Review of Cabaret at Washington University

    The production of Cabaret by Washington University’s Performing Arts Department is brilliant in both concept and execution.

    In an astute program note, director Jeffery Matthews expresses both admiration for and reservations about Sam Mendes’ “now famous stripped-down production at the Donmar Warehouse in London in 1993.” The show was further revised for its 1998 New York opening at Studio 54.

    While recognizing the raw power and pervasive influence of Mendes’ “minimalist hellscape,” Matthews argues that a brighter staging is better suited to the razzle-dazzle of John Kander and Fred Ebb’s Broadway style and the grand space of Washington U.’s Edison Theatre. Matthews’ results fully justify his strategy.

    The musical numbers are dazzling thanks to the choreography by Erin Morris, the vocal coaching by Kelly Daniel-Decker, the orchestra under musical director Todd Decker, and the performances by entire cast. The show’s feast for the eyes and ears includes splendid technical work by scenic designer Robert Mark Morgan, costume designer Dominique Green, lighting designer Seth Kleinberg, projection designers Sean Savoie and Zach Cohn, props designer Emily Frei, sound designer Beef Gratz, and wig designer Blaine Shepherd.

    The scenic design gives the Edison stage a semi-circular extension. Its shape is echoed by a brightly painted arch at the stage’s rear. The nine-member orchestra plays on a platform that is usually behind this arch, but the platform moves forward and back at strategic moments.

    This version of the Kit Kat Klub is far from a seedy little cabaret, but Matthews enlists the Emcee to persuade the audience that the environment onstage transcends the literal. At the outset, the Emcee is in a glittery red tailcoat and a black top hat that make him look like a circus ringmaster whose knowledge and influence extend beyond the cabaret. He knows about the characters outside the club and intrudes on their spaces.

    In keeping with this role, the commanding Matthew Kalmans gives the Emcee an aura of mystery and control. He is not the overwhelmingly sexualized figure of the Donmar Warehouse version, but he is still naughty. Instead of a vest, his first costume includes a bustier.

    John Speas and Danielle Bryden turn in masterly characterizations of the show’s primary romantic couple. Speas is Clifford Bradshaw, the aspiring American novelist who has come to Berlin in search of something to write about after failing elsewhere in Europe. Cliff isn’t sure about his talent or his sexuality. Speas is totally convincing in projecting that uncertainty and in depicting Cliff’s journey to self-realization through his encounters with German politics and an enchanting cabaret singer named Sally Bowles.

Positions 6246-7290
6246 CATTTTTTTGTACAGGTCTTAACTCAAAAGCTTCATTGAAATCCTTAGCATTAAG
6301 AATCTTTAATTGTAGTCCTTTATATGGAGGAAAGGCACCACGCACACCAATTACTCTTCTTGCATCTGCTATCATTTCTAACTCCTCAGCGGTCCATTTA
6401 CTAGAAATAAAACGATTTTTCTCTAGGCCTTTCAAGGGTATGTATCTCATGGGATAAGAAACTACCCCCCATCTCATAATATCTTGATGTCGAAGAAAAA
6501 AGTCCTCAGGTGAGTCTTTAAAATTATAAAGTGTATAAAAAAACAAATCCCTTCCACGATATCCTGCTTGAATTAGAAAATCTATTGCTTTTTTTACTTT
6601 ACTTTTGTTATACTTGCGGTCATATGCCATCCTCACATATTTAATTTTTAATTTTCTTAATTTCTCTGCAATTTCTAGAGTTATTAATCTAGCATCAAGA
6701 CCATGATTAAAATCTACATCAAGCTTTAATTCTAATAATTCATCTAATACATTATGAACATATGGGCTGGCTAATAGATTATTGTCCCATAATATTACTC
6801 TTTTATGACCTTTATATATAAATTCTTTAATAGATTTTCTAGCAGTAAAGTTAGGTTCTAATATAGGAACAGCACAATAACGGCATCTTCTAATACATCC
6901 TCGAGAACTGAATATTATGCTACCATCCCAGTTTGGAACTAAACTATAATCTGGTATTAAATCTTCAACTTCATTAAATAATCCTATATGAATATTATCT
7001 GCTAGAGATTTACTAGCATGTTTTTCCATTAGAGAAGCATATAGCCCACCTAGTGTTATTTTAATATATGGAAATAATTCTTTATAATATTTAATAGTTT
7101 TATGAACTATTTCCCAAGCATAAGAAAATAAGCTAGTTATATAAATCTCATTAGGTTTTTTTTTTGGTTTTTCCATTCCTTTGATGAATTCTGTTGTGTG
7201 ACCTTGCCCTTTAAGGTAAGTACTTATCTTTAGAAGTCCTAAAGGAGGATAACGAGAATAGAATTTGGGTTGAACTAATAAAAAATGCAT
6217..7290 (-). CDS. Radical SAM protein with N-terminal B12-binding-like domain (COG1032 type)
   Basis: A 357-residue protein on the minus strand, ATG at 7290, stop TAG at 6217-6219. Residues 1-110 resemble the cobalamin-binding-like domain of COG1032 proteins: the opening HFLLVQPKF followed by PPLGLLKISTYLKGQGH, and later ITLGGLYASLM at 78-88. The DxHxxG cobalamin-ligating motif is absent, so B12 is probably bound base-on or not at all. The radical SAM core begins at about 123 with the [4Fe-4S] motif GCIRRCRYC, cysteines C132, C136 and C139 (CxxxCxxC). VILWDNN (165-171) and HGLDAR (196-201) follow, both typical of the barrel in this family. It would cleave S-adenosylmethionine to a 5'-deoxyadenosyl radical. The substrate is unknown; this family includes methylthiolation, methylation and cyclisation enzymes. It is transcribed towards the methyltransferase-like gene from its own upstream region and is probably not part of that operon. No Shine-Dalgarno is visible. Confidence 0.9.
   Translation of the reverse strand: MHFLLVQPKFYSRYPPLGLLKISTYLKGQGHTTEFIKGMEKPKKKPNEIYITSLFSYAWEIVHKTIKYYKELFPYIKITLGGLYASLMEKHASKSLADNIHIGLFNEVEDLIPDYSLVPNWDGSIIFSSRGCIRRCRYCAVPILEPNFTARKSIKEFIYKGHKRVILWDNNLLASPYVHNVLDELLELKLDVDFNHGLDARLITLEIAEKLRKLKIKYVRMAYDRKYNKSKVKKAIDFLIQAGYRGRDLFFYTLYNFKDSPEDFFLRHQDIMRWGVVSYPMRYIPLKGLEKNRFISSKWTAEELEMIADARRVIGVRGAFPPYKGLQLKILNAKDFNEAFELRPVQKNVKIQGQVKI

Her journey is the opposite of Cliff’s. Bryden’s compelling rendition of the title song is a microcosm of Sally’s full character arc. At the start of “Cabaret,” her manner is precisely in tune with the live-for-the-moment philosophy of the lyrics. Sally is different, however, after singing the central section about her friend, Elsie, “the happiest corpse I’d ever seen.” There is an increasing disconnect between the words and Sally’s feelings. She is utterly at sea when the song ends, just as she is in life when events challenge the blissful ignorance of her happy-go-lucky existence.

    Maxwell Spinner and Heather Anderson are excellent as the elderly couple, Herr Schultz and Fraulein Schneider. Their romance is heartening when it grows and heartbreaking when it fails after a Nazi friend warns Schneider against marrying a Jew. Spinner’s Schultz is endearingly sweet. Anderson’s exquisitely sung numbers are deeply moving.

    If Schneider reluctantly bends to Nazi influence, the prostitute, Fraulein Kost, embraces it. Her expediency is fully captured by Marielle Hinrichs, whose singing is beautiful.

    Tristan Dumas makes Ernst Ludwig immensely likeable until he shows his true colors. Cade Edney as Max, the club owner, and Matthew Sullivan as the soloist in “Tomorrow Belongs to Me” provide solid support. The fine Kit Kat girls and boys are Jo Palisoc, Anna Zimmermann, Ella Sherlock, Josie Kopff, Paige Samz, Tina Yu, Martin Ibarra, Taylor Miller, and  Aaron Kopelnik.

    Cabaret continues November 3 and 4 at 7:30 p.m. and November 5 at 2 p.m. at the Edison Theatre in the Mallinckrodt Center, 6465 Forsyth Boulevard.

    —Gerry Kowarsky

    Photo by Jack Rushen Photography
    Front, from the left, Danielle Bryden as Sally Bowles and Matthew Kalmans as the Emcee.